The Syrian government recently warned Lebanese officials it would respond with military force to any cross-border aggression. Violence along the Lebanese-Syrian border has involved pro- and anti-Syrian government forces.
The Cedar Revolution in 2005 broke Syria's grip on Lebanese affairs. Spill-over concerns have mounted as the Syrian civil war entered its third year, however.
No casualties were documented by Human Rights Watch in a weekend border attack. The organization said two civilians died and four others were injured in a July border strike.
Deputy Director of Middle East programs Nadim Houry said, even if there are fighters on Lebanon's side of the border, there's no justification for attacks on residential areas.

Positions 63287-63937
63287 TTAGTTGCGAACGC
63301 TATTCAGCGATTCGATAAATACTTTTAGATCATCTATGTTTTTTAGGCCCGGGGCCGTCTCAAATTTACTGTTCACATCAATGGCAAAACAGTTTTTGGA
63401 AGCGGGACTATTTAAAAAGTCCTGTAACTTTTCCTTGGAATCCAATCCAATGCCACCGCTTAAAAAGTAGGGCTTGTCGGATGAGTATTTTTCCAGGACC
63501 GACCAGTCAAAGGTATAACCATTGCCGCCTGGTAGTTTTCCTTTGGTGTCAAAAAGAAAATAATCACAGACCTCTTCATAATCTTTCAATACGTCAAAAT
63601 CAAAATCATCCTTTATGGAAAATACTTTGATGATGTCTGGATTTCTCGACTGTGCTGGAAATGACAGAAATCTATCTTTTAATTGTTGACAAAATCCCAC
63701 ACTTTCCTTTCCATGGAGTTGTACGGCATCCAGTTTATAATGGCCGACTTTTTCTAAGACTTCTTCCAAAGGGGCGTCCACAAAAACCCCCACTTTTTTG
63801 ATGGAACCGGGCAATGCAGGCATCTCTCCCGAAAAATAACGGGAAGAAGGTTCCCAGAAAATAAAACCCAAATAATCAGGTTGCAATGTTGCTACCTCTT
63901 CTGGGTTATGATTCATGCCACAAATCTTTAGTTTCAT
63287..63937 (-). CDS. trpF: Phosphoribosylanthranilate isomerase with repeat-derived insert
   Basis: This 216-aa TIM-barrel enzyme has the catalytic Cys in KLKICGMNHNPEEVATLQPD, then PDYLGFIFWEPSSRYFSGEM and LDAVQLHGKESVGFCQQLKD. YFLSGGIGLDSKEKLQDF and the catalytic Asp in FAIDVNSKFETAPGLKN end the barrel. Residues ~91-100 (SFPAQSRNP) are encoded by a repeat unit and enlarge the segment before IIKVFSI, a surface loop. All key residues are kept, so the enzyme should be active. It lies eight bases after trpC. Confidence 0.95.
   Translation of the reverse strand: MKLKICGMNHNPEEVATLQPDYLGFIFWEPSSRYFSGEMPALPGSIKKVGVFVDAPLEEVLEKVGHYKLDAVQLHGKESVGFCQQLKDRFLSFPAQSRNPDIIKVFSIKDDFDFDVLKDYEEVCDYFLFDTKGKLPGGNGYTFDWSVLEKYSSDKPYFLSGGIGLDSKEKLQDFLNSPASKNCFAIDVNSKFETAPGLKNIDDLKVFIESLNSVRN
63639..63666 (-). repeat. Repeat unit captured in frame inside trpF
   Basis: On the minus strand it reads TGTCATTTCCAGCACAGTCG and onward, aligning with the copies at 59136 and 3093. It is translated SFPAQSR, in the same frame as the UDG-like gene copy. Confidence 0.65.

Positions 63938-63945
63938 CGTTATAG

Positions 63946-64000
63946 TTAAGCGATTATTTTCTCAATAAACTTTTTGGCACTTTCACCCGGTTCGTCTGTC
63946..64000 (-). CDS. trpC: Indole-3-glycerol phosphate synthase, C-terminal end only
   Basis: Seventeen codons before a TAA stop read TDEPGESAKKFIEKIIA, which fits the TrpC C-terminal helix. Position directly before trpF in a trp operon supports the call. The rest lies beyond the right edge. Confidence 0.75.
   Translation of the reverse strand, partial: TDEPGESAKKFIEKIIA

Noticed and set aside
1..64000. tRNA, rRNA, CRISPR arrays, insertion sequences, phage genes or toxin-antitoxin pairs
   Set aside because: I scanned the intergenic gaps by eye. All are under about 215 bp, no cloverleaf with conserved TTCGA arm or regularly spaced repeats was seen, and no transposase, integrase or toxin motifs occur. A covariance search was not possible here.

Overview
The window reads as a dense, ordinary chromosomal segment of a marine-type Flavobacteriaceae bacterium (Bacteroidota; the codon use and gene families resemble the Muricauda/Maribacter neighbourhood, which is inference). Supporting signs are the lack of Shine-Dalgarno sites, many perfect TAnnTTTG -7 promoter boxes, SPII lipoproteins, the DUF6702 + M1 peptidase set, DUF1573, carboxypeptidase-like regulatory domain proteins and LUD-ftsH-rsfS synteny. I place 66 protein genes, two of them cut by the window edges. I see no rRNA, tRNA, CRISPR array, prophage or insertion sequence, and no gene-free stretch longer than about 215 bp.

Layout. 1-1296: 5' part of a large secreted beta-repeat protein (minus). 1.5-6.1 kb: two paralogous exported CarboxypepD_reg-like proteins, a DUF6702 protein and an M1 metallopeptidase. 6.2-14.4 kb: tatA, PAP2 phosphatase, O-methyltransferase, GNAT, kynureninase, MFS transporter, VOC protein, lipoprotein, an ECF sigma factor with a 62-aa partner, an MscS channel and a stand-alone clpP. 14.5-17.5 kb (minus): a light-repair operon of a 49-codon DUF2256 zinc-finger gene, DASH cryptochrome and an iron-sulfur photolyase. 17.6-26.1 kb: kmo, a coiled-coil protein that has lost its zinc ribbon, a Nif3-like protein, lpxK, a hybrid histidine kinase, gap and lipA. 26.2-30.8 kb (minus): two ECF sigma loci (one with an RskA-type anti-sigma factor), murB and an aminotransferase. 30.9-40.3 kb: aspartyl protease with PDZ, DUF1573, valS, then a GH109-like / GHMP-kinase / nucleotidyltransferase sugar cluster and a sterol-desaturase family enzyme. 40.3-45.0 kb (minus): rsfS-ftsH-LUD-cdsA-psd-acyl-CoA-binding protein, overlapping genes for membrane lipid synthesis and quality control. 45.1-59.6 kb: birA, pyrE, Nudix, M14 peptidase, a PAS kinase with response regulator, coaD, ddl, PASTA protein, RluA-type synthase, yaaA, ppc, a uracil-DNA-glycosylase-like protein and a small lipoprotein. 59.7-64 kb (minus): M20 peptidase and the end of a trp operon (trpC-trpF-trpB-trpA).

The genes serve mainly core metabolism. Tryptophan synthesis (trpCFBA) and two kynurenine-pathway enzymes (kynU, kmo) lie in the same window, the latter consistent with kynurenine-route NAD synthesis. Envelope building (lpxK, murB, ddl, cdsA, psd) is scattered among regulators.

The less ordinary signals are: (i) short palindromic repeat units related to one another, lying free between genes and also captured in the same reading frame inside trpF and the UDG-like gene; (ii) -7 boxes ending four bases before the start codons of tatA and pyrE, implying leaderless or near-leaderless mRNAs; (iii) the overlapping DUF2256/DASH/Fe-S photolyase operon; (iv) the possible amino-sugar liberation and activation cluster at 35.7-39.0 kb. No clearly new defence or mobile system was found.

"All sides need to take all feasible precautions to protect civilians," he said in a statement.
The Lebanese government said it would file a complaint with the Arab League after a rocket attack left one person dead in the border town of al-Qasr last week.
Syrian Ambassador to Lebanon Ali Abdel-Karim Ali said the government has received notices but nothing formal.
"Security in border areas will almost certainly deteriorate unless the government takes measures to secure such areas," Houry warned.